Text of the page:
Thursday, June 22, 2006

In Defense of MySpace and the Rest of the Internet

I have teenage cousins, I work with teenagers, I live in the US in the aughts, so I hear a lot about MySpace and other networking sites where people frequent. At one family dinner relatives states that a teenager was risking her life by being on MySpace. I responded that certainly not all of the tens of thousands of people on MySpace are - you know - dead. And I don't mean to be flip. (Well, I do a little). But we are - to a certain extent - blaming the internet for something that existed long before the internet.
Back in the day there were books, and TV movies-of-the-week, and news horror stories about people killed by people they met through newspaper personals. Before that I'm sure that there were other methods that people were blaming for bringing people in contact with killers, rapists and pedophiles. I don't want to beat this point too much here, but killers, rapists and pedophiles are not new. They have always existed and sadly probably always will. I'm not saying that people who become victims if such people bring it on themselves or that we shouldn't try to stop, assist and prevent such behavior. We absolutely should. And certainly changing technology necessitates that we change the ways that we protect ourselves and others.
Parents used to (and hopefully still do) warn their children about talking to strangers. Well, people on the internet are often strangers. So, we need to help our children make good decisions. Decide who it's okay to talk to. How to draw lines about people you talk to but don't meet. And how to take precautions if and when you do decide to meet people you have met on the internet.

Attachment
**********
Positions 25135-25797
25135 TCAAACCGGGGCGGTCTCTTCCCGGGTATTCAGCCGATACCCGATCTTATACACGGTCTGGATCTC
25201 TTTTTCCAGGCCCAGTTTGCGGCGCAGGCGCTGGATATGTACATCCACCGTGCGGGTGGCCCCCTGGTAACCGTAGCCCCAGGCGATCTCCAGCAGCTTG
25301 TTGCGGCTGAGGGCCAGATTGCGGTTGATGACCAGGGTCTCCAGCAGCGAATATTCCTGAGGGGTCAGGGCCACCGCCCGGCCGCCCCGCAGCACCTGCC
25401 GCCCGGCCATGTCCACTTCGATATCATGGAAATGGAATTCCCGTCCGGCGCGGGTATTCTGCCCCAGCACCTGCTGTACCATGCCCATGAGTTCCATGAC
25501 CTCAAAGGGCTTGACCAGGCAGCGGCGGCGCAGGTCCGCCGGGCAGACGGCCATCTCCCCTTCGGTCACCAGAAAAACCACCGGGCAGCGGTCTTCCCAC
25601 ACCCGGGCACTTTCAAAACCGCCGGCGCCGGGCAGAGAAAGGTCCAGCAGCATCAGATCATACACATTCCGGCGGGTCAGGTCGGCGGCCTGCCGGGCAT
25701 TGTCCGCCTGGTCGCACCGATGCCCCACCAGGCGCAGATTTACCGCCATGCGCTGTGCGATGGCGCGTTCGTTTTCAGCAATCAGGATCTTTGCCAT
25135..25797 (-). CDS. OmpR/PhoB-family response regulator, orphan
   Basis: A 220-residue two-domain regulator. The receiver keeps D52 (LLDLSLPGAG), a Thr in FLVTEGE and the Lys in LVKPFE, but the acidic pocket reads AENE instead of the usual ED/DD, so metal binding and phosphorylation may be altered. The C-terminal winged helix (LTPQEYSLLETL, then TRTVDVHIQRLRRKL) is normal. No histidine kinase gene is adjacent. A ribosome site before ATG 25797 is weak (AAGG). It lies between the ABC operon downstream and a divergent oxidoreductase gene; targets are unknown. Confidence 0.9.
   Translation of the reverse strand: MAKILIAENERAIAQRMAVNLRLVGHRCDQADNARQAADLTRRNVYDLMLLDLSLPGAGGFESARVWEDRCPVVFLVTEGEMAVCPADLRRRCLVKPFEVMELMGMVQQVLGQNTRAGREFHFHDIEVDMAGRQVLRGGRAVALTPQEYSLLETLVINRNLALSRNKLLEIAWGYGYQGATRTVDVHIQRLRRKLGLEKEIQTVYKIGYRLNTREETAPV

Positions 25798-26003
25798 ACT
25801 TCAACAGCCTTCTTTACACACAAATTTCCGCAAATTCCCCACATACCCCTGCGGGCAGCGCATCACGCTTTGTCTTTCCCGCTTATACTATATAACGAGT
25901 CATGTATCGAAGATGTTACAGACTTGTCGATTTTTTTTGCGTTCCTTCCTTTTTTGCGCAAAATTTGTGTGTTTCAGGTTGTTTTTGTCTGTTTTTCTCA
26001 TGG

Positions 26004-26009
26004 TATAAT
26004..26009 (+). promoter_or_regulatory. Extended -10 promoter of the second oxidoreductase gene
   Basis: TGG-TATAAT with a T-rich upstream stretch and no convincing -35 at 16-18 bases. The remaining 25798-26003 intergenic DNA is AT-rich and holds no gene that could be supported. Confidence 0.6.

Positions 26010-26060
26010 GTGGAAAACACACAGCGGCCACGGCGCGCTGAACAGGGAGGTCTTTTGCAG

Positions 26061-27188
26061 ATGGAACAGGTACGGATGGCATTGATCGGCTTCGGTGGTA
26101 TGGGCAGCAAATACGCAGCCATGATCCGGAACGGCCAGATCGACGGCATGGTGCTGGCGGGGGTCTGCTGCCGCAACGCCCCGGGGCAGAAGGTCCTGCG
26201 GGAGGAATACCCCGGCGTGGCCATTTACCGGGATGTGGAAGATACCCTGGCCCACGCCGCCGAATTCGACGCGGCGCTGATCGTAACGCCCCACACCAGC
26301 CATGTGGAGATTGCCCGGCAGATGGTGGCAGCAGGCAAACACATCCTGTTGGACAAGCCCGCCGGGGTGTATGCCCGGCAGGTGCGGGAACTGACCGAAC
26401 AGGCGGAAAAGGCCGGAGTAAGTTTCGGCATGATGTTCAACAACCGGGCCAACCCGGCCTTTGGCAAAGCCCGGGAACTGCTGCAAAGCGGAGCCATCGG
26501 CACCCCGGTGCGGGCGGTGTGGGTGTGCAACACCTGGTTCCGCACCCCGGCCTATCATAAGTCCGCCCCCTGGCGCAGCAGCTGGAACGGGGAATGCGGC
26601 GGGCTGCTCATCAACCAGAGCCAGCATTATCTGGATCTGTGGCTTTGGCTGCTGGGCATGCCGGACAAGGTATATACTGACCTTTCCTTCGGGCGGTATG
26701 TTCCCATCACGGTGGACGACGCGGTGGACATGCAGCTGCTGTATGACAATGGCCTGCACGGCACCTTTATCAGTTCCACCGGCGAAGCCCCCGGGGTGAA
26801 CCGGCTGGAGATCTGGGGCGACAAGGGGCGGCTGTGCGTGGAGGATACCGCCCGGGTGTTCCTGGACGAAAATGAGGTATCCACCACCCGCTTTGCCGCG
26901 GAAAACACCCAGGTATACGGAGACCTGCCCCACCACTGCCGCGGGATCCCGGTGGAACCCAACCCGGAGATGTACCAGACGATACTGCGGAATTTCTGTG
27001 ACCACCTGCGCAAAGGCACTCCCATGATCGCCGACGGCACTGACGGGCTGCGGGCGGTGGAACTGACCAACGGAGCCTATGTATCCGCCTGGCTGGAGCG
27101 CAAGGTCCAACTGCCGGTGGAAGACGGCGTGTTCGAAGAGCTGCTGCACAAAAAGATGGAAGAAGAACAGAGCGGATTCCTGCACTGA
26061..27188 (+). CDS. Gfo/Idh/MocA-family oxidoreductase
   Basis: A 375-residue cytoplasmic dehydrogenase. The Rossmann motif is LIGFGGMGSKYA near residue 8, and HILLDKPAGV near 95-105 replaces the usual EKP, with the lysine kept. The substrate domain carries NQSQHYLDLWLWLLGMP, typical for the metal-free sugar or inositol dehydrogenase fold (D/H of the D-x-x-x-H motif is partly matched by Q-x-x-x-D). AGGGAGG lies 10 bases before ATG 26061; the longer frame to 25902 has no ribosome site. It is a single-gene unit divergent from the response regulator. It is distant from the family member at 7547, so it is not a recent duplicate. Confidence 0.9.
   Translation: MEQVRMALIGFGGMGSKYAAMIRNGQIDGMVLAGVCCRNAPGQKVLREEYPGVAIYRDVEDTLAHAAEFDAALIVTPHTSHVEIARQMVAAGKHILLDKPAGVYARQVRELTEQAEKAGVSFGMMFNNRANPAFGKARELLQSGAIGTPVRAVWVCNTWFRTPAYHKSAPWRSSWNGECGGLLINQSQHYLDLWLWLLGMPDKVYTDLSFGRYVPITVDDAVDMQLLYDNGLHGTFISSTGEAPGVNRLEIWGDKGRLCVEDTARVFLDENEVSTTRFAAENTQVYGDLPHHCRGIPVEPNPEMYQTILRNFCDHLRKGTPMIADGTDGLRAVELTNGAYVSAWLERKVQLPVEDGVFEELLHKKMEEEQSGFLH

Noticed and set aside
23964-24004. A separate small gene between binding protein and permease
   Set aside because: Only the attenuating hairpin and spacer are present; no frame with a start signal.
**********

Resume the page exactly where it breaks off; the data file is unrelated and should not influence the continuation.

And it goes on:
Reading this story about a teenager suing MySpace because she was assaulted by a person she had met through MySpace reminded me of that. This 14 year-old is upset that the 19 year-old she met on MySpace was not truthful about himself on MySpace and assaulted her. (I assume these two things are not related.) They are charging that MySpace did not do a good job of protecting her.
But what were they supposed to do? Clearly she had decided on a public (rather than private) profile, or this guy would not have been able to contact her. Then she decided - based on information provided by the guy (not MySpace) - that he was trustworthy and she should give him her phone number. I don't see what MySpace - based on this information - could have done. And MySpace's response is in a similar vein. They take web safety seriously, but in the end, people make their own choices. MySpace is a networking site. Most people join it to meet other people. (I know MySpace's origins had a slightly different mission, but this is where we are today). One of the things you learn - whether you meet people at school, at a party, at Starbucks or on the net, is people aren't always truthful about themselves. And sadly, people aren't always trustworthy. It wouldn't make sense for me to sue Starbucks if I gave a person I met there my phone number and things turned out badly. I would have to blame the person who attacked me.